Janet Yellen Hopeful Biden Relief Package Will Bring Back Full Employment in 2022

Treasury Secretary Janet Yellen said Friday that she hopes President Joe Biden's $1.9 trillion coronavirus stimulus package will help bring back full employment by 2022.

Speaking with PBS NewsHour, Yellen said the U.S. needs to "go big" with coronavirus relief in order to help get the economy back on track to pre-pandemic levels.

"It's a big [stimulus] package, but I think that we need to go big now, and that we can afford to go big," she said.

"And the most important thing is to get our economy back on track and help people get their lives back, in order to make sure that this pandemic doesn't permanently scar our work force. And I think this is what we need. I'm hopeful that, next year, with a package of this size, we can be back at full employment."

Yellen's comments came after Friday's announcement that the U.S. economy exceeded expectations by adding 379,000 new jobs in February. While Yellen said she was "pleased" with those numbers, she added that the unemployment rate is still running at about 10 percent.

"When you think about the pace, although 379,000 jobs in one month, it sounds like a lot," she said. "But, at that pace, it would take us more than two years to get back to full employment. And we're — we want to make sure that our workers get back to full employment, the state we had in the economy before the pandemic struck, a lot sooner than that."

"The package that the president and his advisers put together that's working its way through the Senate now was really geared to relieve the suffering of the American people," she added.

Janet Yellen
Treasury Secretary Janet Yellen said Friday that she hopes Biden's stimulus plan will help bring back full employment by 2022. Here, Yellen speaks during a news conference December 17, 2014 at the headquarters of Federal Reserve Board of Governors in Washington, DC. Alex Wong/Getty Images

Biden's stimulus package, called the American Rescue Plan, was passed by the House of Representatives on February 26 and is now undergoing negotiations in the Senate.

The package has faced hurdles in the chamber split 50-50 down party lines, with progressive Democrats going head-to-head with moderate Democrats and Republicans over issues—including a $15 minimum wage, increased unemployment benefits, and direct stimulus payments.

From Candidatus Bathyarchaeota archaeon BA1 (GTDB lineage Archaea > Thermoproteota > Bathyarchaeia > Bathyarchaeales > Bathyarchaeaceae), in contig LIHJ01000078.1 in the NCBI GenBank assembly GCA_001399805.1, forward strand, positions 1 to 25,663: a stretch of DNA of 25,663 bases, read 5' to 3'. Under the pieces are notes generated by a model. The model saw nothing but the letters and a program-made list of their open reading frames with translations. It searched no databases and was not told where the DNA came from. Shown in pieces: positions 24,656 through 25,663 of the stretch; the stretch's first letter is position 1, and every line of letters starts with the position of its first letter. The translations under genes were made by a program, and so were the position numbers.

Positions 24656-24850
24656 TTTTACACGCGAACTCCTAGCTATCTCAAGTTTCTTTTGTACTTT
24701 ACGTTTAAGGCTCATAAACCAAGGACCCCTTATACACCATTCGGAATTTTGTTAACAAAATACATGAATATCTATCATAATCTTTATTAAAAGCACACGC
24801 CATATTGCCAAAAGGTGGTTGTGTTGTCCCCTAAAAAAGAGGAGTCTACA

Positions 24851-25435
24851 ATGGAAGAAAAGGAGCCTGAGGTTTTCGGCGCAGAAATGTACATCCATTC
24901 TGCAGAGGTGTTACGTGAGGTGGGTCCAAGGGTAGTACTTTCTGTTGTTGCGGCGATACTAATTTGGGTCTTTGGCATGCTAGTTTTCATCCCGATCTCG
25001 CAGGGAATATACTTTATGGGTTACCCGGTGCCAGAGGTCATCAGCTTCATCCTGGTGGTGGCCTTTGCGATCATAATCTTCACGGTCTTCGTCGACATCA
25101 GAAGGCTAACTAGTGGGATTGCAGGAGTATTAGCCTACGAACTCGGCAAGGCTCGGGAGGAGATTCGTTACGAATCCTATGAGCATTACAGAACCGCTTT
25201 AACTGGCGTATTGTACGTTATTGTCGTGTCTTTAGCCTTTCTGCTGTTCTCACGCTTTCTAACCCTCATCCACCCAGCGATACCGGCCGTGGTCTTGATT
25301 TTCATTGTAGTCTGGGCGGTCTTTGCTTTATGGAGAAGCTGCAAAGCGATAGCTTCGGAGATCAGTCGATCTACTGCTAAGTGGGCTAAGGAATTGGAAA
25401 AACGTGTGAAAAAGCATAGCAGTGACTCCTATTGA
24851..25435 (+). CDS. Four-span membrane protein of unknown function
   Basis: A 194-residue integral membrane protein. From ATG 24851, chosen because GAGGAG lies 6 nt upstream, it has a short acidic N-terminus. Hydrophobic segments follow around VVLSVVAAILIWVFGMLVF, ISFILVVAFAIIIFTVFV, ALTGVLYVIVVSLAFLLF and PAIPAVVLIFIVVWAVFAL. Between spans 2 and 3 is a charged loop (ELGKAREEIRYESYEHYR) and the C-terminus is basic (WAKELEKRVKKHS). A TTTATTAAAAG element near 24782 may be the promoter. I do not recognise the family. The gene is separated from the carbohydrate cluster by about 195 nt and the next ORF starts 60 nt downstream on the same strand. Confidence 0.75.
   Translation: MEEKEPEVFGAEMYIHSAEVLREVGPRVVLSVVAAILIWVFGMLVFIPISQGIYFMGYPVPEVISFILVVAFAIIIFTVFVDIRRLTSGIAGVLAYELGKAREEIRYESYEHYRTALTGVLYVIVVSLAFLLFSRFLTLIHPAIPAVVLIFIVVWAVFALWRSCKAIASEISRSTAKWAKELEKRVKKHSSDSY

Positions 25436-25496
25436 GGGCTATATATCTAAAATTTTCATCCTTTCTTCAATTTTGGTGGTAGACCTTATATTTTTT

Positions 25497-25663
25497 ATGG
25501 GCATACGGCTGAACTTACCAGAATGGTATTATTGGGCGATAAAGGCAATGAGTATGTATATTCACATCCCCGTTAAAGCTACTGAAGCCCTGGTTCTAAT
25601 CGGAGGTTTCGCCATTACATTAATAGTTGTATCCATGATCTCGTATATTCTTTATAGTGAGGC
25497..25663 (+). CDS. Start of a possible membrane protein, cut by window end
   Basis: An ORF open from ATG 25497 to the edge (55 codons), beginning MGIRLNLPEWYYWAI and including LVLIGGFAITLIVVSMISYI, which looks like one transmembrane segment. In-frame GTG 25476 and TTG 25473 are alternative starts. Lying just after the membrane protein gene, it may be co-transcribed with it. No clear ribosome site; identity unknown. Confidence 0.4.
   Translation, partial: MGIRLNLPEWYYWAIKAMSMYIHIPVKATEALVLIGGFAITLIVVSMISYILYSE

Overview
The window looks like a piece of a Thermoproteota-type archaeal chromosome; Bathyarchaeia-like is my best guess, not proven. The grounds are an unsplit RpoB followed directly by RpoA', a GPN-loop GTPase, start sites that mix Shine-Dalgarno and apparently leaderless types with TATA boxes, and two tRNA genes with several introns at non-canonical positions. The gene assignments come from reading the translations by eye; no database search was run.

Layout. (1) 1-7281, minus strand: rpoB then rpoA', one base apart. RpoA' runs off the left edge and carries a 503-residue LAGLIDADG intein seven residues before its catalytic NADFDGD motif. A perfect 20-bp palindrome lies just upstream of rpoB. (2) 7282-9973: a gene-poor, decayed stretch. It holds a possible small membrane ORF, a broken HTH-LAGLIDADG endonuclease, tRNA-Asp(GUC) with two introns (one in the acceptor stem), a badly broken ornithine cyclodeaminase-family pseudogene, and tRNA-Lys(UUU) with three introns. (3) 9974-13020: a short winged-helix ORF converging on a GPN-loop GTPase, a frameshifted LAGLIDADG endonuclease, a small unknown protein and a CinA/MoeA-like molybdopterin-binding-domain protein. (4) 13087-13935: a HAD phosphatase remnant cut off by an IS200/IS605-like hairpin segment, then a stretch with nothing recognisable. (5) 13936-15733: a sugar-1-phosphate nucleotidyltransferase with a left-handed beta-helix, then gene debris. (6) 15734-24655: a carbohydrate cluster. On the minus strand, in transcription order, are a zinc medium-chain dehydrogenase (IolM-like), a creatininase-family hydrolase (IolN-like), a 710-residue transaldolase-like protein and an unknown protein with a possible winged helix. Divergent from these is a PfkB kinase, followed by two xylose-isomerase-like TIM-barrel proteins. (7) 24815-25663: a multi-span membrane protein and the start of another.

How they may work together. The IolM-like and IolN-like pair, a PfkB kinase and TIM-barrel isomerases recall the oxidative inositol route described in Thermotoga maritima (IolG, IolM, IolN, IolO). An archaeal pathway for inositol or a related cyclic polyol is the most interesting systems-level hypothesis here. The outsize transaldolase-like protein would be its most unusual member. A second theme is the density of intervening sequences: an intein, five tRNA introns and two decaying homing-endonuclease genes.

Democrats have since agreed to tighten income thresholds for the next round of $1,400 stimulus checks, cutting checks for individuals making $80,000 and couples earning $160,000.

On Friday, Democrats reached another key comprise by reducing weekly unemployment benefits from $400 to $300, pushing the bill one step closer to approval.

Biden has signaled support for the compromise, according to a Friday statement from White House Press Secretary Jen Psaki.

"The President supports the compromise agreement, and is grateful to all the Senators who worked so hard to reach this outcome. It extends supplemental unemployment benefits into September, and helps the vast majority of unemployment insurance recipients avoid unanticipated tax bills," Psaki said in a statement obtained by Newsweek.

"Most importantly, this agreement allows us to move forward on the urgently needed American Rescue Plan, with $1400 relief checks, funding we need to finish the vaccine rollout, open our schools, help those suffering from the pandemic, and more," she added.

With the new compromise, voting on other proposals can now resume. The current negotiation process is known as "vote-o-rama," where senators can propose amendments to the relief package, needing only a simple majority vote to be added.

It is currently unknown when the final Senate vote will occur. At that point, the package will then return to the House to be approved.

Newsweek contacted the White House for additional comment, but did not hear back in time for publication.